From Ronit's Desk...
“A true teacher would never tell you what to do. But he would give you the knowledge with which you could decide what would be best for you to do.”
Relaxed Like a Baby
Ronit Mor, ND
Did you know that 80% of us struggle with stress on a regular basis?
Stress is your body’s reaction to a physical, mental or emotional strain or tension. It is brought upon by physiological, psychological and environmental events that the body perceives as challenging, threatening or demanding. These events are called stressors.
Untreated chronic stress can result in serious health conditions including anxiety, insomnia, muscle pain, high blood pressure and a weakened immune system. Research shows that stress can contribute to the development of major chronic conditions, such as heart disease, depression and obesity. Some studies have even suggested that unhealthy chronic stress management, such as overeating “comfort” foods, has contributed to the growing obesity epidemic
This is Your Immune System on Stress
Russell Skinner, MD
Are you constantly struck down by colds, flu and other infections – no matter how well you look after yourself?
If yes, then perhaps your stress levels are to blame.
Stress is the body’s reaction to a physical, mental or emotional strain or tension. It is brought upon by physiological, psychological and environmental events that the body perceives as challenging, threatening or demanding. These events are called stressors.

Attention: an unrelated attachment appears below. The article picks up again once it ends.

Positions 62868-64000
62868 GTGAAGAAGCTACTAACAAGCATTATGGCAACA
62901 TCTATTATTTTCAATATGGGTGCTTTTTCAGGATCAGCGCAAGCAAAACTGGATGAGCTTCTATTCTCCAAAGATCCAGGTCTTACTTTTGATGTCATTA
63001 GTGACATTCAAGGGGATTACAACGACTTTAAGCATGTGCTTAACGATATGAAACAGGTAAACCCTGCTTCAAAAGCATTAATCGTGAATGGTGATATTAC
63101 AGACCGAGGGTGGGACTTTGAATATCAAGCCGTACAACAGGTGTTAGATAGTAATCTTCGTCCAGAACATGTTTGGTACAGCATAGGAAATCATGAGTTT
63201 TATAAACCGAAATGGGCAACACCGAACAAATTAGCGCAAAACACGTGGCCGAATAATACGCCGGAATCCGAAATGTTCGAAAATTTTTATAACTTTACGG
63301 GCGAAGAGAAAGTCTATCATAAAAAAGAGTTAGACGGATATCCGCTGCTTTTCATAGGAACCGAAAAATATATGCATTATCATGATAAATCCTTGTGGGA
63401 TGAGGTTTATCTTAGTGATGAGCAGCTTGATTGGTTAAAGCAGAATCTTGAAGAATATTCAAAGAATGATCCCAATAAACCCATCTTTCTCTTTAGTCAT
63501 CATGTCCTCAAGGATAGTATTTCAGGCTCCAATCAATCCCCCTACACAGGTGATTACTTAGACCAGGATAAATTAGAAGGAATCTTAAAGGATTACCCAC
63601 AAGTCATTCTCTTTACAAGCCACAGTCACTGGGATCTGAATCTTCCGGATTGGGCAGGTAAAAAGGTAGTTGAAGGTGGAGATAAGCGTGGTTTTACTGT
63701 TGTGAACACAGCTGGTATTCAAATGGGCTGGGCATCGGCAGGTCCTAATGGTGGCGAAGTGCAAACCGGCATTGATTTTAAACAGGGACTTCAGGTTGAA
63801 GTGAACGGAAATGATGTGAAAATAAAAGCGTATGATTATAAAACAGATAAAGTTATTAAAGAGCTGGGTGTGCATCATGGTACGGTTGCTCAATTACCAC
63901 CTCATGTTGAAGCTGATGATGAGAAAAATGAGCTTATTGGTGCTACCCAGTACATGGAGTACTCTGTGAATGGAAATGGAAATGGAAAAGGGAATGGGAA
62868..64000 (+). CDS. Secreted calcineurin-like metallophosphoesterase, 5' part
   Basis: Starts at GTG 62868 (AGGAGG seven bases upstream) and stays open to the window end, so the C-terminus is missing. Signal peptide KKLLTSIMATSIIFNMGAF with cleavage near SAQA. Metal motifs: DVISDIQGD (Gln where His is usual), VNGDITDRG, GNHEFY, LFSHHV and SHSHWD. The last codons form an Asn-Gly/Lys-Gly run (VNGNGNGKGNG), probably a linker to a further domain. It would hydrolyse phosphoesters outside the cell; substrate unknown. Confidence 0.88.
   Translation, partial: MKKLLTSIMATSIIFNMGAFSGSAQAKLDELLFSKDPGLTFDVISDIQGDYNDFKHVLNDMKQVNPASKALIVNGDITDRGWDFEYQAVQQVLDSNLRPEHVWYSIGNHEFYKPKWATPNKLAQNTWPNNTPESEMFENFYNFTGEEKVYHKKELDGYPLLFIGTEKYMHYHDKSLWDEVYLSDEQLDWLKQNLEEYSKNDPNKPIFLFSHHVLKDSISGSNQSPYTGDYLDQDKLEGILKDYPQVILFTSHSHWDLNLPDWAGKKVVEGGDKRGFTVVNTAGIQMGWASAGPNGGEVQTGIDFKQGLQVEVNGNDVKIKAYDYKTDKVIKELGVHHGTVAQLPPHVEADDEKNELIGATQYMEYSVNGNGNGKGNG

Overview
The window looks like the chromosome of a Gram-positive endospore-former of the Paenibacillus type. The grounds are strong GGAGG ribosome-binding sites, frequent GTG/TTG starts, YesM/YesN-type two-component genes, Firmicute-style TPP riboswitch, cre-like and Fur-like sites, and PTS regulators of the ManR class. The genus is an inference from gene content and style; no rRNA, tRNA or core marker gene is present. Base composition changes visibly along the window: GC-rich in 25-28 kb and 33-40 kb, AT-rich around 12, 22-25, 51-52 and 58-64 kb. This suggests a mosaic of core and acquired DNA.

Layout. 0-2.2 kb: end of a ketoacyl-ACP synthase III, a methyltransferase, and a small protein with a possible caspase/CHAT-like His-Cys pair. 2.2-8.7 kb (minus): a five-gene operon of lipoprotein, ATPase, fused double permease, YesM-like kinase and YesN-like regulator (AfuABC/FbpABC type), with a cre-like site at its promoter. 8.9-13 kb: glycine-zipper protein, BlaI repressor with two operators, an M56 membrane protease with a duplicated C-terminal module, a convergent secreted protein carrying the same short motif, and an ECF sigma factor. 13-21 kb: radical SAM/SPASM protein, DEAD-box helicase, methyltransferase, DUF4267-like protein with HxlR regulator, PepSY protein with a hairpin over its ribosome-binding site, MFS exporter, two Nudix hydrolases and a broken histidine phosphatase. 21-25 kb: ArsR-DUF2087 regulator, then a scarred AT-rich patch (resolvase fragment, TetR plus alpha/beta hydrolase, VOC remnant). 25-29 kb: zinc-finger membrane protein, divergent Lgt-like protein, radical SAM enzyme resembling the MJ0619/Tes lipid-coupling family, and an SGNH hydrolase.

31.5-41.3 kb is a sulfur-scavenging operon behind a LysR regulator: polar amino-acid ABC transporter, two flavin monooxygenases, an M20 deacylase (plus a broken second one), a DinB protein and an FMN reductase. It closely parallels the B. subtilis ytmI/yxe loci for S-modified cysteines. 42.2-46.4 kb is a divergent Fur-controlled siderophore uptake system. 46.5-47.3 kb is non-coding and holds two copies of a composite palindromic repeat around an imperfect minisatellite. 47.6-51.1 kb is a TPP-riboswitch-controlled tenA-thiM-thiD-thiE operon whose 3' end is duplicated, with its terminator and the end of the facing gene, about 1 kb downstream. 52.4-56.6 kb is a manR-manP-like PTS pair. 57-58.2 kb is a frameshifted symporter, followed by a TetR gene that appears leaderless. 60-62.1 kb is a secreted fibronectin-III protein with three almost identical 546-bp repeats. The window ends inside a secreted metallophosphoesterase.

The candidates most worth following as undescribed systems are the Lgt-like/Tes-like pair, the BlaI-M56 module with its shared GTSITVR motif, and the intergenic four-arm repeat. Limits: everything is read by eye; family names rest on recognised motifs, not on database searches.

When stressors are present, your body’s “fight-or-flight” reaction gets turned on. Your brain sends defense signals to the endocrine system resulting in an onslaught of stress hormones being pumped around the body. While these hormones are useful in acute situations, their ability to interfere with the immune system can result in inflammation, reduced white blood cells, and a higher susceptibility to infection and tissue damage.
Ronit Mor, ND
Summer has begun, and with it comes extended daylight. For many people, these long days are brimming with vacations, parties, and other enjoyable events. While these activities are most certainly fun, there could also be an element of stress involved. How our bodies handle stress, whether big or small, is important to our well-being, and excessive stress can be problematic for our overall health. To get a better glimpse at how the body manages the triggers of stress, you must go to the source of it all—the HPA axis.
What is the HPA axis?
The HPA axis is the interaction that exists between the hypothalamus, the pituitary gland, and the adrenal glands. This axis is the interconnecting of the central nervous system with the endocrine system and is responsible for regulating functions such as stress response in the body.